Gunung Nuang vs. Datuk vs. Angsi

Three of the most popular peaks to climb in the KL area are Gunung Nuang, Gunung Datuk and Gunung Angsi.  How do they compare?

  • Height. Gunung Nuang is easily the highest at 1439 metres (ranked 86th highest mountain in Malaysia) compared to Gunung Datuk at 884m (ranked 220th highest) and Gunung Datuk at 824m (241st highest).
  • Actual Metres Climbed.  The Nuang trail (via Hulu Langat) starts at about 200m so the net distance climbed is 1239m but there is a nasty false peak and a series of undulations on the ‘never ending road’ which probably take the actual metres climbed back up to around 1400m. The Datuk trail starts at around 80m and is more or less straight up all the way so the actual distance climbed is about 800m. I expect the Angsi trail (via Ulu Bendol) starts at around the same altitude so the actual distance climbed would be in the region of 740m.
  • Distance Walked (Up and Down).  Again Nuang is easily the longest distance, more than the other two put together. For Nuang the distance is 19.2km, which incidentally is even longer than the distance walked to climb Mount Kinabalu (17.4km). The distance walked for Datuk is 9.2km and Angsi is 9.8km. (These heights and distances are my estimates but if any reader has more accurate GPS measurements I would be pleased to revise my figures).
  • Time Taken to Climb. My hiking speed is probably that of someone of average fitness. My timings (for climbing up only) were: Nuang 5 1/2 hours, Datuk 2 hours, Angsi 2 1/2 hours. Coming down should be quicker for most people.


  • Difficulty. None of the climbs are particularly difficult but Nuang, due to the long distance and greater height, requires the more dogged endurance. Datuk has some metal ladders near the summit that have to be scaled but they are not as scary as they look.  Angsi has some large sandy boulders that can only be climbed with the help of ropes which the park authorities have left in place.
  • Views/Scenery. All three hills have similar terrain and vegetation, i.e. thick jungle. At the summit, I think Datuk has the best views because they are unobstructed by trees. The view from Nuang’s peak is partially obscured by trees but great views can be seen from a couple of clearings. Being the highest mountain Nuang has the most far reaching views if the visibility is good but because it takes so long to climb you are unlikely to reach the summit before midday by which time it might be starting to cloud over. Of course you could camp half way up and complete the climb at dawn if you wish. Angsi’s peak is also partly obscured by vegetation but good views can be seen through gaps in the trees.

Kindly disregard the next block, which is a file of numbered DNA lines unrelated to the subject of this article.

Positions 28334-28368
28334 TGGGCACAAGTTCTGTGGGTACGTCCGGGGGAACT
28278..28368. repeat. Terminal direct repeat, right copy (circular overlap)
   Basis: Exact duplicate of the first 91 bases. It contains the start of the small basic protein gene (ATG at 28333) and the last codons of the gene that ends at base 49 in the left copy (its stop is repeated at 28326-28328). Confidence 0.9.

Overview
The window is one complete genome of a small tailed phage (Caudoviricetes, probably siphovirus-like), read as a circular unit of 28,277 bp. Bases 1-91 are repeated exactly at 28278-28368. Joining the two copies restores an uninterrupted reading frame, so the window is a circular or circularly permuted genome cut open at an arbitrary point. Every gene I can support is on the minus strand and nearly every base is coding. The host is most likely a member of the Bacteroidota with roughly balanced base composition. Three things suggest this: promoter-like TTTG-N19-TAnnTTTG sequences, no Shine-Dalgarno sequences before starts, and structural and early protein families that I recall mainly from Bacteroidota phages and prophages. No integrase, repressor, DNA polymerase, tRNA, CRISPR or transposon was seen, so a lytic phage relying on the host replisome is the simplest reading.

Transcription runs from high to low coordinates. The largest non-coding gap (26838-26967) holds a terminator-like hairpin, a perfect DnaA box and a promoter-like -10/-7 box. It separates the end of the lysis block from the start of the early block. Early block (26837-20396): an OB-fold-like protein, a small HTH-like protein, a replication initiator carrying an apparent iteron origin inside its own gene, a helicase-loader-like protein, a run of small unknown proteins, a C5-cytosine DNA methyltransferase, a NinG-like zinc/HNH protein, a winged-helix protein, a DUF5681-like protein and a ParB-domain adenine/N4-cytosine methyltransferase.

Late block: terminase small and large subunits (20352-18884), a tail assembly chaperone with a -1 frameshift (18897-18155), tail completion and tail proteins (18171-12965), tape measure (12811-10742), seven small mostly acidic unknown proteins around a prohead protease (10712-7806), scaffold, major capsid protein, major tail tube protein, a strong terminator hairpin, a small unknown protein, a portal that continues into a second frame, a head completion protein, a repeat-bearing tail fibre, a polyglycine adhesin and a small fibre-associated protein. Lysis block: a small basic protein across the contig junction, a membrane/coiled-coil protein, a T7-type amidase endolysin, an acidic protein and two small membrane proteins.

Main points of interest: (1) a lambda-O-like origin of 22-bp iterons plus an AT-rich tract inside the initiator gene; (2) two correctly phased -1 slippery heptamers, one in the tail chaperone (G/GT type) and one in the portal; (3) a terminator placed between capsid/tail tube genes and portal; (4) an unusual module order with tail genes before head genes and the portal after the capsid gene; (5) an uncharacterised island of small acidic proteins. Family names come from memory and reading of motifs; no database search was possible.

• Fees. You are supposed to register and pay a fee before commencing your climb. Nuang RM1, Datuk RM5, Angsi RM5.
  • Leeches. These are likely at all three mountains, depending on the weather/season. I encountered leeches at Angsi but not at the other two.
  • Drinking Water. Trekking in Malaysia’s humid conditions is thirsty work. I took 3.5 litres along to Nuang, 1.5l to Datuk and 2l to Angsi and in each case it was just enough.
  • Access. All three mountains are easily accessible from Kuala Lumpur and can be climbed in one day (Nuang) or a half-day (Datuk & Angsi). Nuang is in Hulu Langat, Selangor and is less than an hour’s drive from most parts of the Klang Valley. Datuk and Angsi are in Negeri Sembilan and can be reached in 1 or 2 hours drive from KL  depending on your location.